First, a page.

Proposal For Nobel Prize For Yunus
Clinton suggests a radical approach to development
At Home and Abroad
S SM Ali
(Reprinted from The Daily Star of September 19, 1992)
Proud as we are of the performance of the Grameen Bank, a success story of Bangladesh, we should be gratified with the suggestion of the US presidential nominee of the Democratic Party, Bill Clinton that Prof Muhammad Yunus, the founder and the chief executive of this unique institution, should be awarded a Nobel Prize.
The Governor of the Arkansas who dealt with the relevance of the Grameen Bank to his own state, one of the poorest in the United States, made the suggestion during a wide ranging interview to a team of writers of the Rolling Stone, a popular high-circulation US magazine, published in its latest issue of September 17.
The clipping of the interview has just been made available to The Daily Star.
In discussing the performance of the Grameen Bank, Clinton spoke on problems facing his state and suggested how a radical approach to the banking system could help the disadvantaged groups.
He said, "I think, every major urban area and every poor rural area ought to have access to a bank that operates on the radical idea that they ought to make loans to people who deposit in their bank."
Then, when asked to elaborate on his radical approach, Clinton referred to the South Shore Bank, essentially a development oriented institution, which had been in operation in his state. "It's made some mistakes, but on balance, its done a lot of good," he added.
This is when he made his first reference to the Grameen Bank during the interview.
Said the US presidential candidate, "You know, the South Shore Bank's Good Faith Fund (providing) loans to real low-income people, mostly for self-employment ventures, was based on the work of Muhammad Yunus at the Grameen Bank in Bangladesh, which until the recent natural disasters, had a ninety-seven percent loan-repayment rate, better than the commercial banks in Bangladesh, even though it was making loans almost exclusively to poor people."
Clinton's thorough knowledge of the Grameen Bank took one interviewer, William Graider, by surprise. He asked, "I am intrigued because, with a few eccentric exceptions, I think, you are the only politician I have encountered who has heard of the Grameen Bank."
Clinton replied, "I think, Muhammad Yunus should be given a Nobel Prize." Then, the Governor went into some details as to how he came to know about the Grameen Bank, through the roommate of his wife in college, and then of his one hour and a half meeting with Muhammad Yunus in Washington.
To quote the presidential candidate again, "I spent an hour and a half with Yunus. I was just blown away. It was obvious what the parallels were. He made enterprise work. He promoted independence. Not dependence. The idea struck me that whenever the power of the government is used to create market forces that work, it is so much better than creating a bureaucracy to hire a bunch of full time people to give somebody a check."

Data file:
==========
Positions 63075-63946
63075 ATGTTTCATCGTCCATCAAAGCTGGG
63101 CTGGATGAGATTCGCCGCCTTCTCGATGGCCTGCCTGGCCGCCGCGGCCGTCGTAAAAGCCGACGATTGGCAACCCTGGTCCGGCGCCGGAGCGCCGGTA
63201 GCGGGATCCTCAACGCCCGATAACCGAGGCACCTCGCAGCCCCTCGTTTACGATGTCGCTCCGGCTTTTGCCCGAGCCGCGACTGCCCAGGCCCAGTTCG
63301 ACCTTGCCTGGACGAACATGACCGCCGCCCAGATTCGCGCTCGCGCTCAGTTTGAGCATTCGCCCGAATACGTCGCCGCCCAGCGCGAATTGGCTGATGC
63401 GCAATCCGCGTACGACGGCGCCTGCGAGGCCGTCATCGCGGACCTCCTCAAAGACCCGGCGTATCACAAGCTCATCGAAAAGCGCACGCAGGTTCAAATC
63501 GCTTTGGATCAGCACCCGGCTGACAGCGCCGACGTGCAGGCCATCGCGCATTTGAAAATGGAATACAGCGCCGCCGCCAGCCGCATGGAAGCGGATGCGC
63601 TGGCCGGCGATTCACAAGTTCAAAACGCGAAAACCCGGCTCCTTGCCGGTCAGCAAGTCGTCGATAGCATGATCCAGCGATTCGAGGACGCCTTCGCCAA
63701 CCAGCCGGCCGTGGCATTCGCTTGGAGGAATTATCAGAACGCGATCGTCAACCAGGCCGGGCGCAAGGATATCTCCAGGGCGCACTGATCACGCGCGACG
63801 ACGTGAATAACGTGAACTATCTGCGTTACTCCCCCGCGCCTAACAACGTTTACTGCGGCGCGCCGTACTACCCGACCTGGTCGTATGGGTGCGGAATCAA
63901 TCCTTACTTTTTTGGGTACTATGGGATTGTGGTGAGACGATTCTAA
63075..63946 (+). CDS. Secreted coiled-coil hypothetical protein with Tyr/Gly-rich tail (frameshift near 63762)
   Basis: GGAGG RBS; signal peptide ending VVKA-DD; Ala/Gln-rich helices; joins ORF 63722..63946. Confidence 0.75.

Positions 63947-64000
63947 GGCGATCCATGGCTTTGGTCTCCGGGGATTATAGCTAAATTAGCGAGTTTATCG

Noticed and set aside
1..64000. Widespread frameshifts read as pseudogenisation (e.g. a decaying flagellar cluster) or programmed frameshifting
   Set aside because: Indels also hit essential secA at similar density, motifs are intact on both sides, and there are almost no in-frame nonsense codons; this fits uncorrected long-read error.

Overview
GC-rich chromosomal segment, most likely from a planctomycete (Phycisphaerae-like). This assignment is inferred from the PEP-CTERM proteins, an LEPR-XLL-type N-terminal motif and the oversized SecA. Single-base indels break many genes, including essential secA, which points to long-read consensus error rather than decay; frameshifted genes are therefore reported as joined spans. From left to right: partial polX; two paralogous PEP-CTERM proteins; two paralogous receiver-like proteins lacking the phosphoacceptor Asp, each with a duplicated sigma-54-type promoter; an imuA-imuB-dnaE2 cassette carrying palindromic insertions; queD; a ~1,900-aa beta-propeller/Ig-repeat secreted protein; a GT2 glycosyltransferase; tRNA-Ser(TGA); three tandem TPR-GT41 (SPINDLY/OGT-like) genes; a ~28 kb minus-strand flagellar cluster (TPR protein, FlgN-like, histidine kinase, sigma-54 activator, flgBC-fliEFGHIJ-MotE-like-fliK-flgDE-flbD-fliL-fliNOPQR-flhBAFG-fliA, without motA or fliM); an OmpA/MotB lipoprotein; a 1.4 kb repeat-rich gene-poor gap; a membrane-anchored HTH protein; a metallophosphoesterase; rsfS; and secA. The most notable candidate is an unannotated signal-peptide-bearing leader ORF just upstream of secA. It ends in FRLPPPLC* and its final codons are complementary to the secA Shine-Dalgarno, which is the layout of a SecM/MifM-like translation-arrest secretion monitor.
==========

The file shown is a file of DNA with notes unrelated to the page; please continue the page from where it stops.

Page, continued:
From there, Clinton moved to other topics outlining his ideas for the regeneration of the economy and the revival of a new spirit, the kind of spirit that once moved the hearts and minds of people during the Kennedy presidency.
The proposal from Bill Clinton to give a Nobel Prize to Yunus comes at a time when grassroot development in most Third World countries faces one challenge after another. While many approaches are being rejected, donor nations and agencies encounter resistance in selling their prescription for "structural adjustment" to countries which cannot -- just cannot -- cut out agricultural subsidies or open their doors wide open to free imports.
In this scenario, the Grameen Bank provides an option that has granted the widest possible acceptance from all quarters, from the World Bank and UNICEF to national governments and voluntary organisations. Now, a presidential candidate in the United States has emerged as its latest -- and apparently strongest -- supporter.
The Nobel Prize Committee has so far taken little notice of exponents of Third World development which aims at the reduction of the poverty level, through direct participation of the poorest of the poor, placed in the low-in-come groups. It has taken still less notice of people who are also themselves participating in the development process, instead of attending seminars and delivering seemingly learned talks.
The claim of Muhammad Yunus to a Nobel Prize would, therefore, rest on the award committee looking at the work of this Bangladeshi expert from a different perspective.
However, it won't be that unusual a choice as some may think.
In 1970, Norman Borlaug of the United States won the Nobel Peace Prize for his work in producing the high-yield variety of wheat that rescued Asia from famine and paved the way for a Green Revolution.
There is an invisible link between the work of Yunus and the success story of Borlaug. Both are geared to the grassroot development in the Third World by changing the realities which poor farmers and people with hardly any income had been taught to accept for generations.
There is another link between these two outstanding men from two different parts of the world.